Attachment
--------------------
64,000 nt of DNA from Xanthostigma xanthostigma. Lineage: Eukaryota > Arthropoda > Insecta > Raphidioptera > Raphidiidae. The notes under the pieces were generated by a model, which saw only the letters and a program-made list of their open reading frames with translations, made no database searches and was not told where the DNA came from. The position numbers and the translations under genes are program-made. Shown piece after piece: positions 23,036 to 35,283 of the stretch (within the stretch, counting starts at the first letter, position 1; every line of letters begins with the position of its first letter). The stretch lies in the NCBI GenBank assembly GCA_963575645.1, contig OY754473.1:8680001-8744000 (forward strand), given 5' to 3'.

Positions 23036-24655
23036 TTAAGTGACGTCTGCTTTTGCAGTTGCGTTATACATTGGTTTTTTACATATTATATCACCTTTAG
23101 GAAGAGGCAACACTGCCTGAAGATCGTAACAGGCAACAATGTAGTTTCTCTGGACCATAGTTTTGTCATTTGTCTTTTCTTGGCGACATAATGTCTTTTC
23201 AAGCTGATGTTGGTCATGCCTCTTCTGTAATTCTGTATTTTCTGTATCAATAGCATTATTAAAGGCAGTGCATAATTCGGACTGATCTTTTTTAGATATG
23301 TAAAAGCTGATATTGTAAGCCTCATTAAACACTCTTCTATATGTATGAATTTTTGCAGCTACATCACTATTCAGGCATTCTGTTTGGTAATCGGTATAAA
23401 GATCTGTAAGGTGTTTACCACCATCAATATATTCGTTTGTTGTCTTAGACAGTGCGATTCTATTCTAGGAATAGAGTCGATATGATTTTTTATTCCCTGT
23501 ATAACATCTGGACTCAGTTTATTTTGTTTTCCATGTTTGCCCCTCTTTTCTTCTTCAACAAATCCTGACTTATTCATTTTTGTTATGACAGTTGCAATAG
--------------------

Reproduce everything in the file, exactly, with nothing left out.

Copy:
64,000 nt of DNA from Xanthostigma xanthostigma. Lineage: Eukaryota > Arthropoda > Insecta > Raphidioptera > Raphidiidae. The notes under the pieces were generated by a model, which saw only the letters and a program-made list of their open reading frames with translations, made no database searches and was not told where the DNA came from. The position numbers and the translations under genes are program-made. Shown piece after piece: positions 23,036 to 35,283 of the stretch (within the stretch, counting starts at the first letter, position 1; every line of letters begins with the position of its first letter). The stretch lies in the NCBI GenBank assembly GCA_963575645.1, contig OY754473.1:8680001-8744000 (forward strand), given 5' to 3'.

Positions 23036-24655
23036 TTAAGTGACGTCTGCTTTTGCAGTTGCGTTATACATTGGTTTTTTACATATTATATCACCTTTAG
23101 GAAGAGGCAACACTGCCTGAAGATCGTAACAGGCAACAATGTAGTTTCTCTGGACCATAGTTTTGTCATTTGTCTTTTCTTGGCGACATAATGTCTTTTC
23201 AAGCTGATGTTGGTCATGCCTCTTCTGTAATTCTGTATTTTCTGTATCAATAGCATTATTAAAGGCAGTGCATAATTCGGACTGATCTTTTTTAGATATG
23301 TAAAAGCTGATATTGTAAGCCTCATTAAACACTCTTCTATATGTATGAATTTTTGCAGCTACATCACTATTCAGGCATTCTGTTTGGTAATCGGTATAAA
23401 GATCTGTAAGGTGTTTACCACCATCAATATATTCGTTTGTTGTCTTAGACAGTGCGATTCTATTCTAGGAATAGAGTCGATATGATTTTTTATTCCCTGT
23501 ATAACATCTGGACTCAGTTTATTTTGTTTTCCATGTTTGCCCCTCTTTTCTTCTTCAACAAATCCTGACTTATTCATTTTTGTTATGACAGTTGCAATAG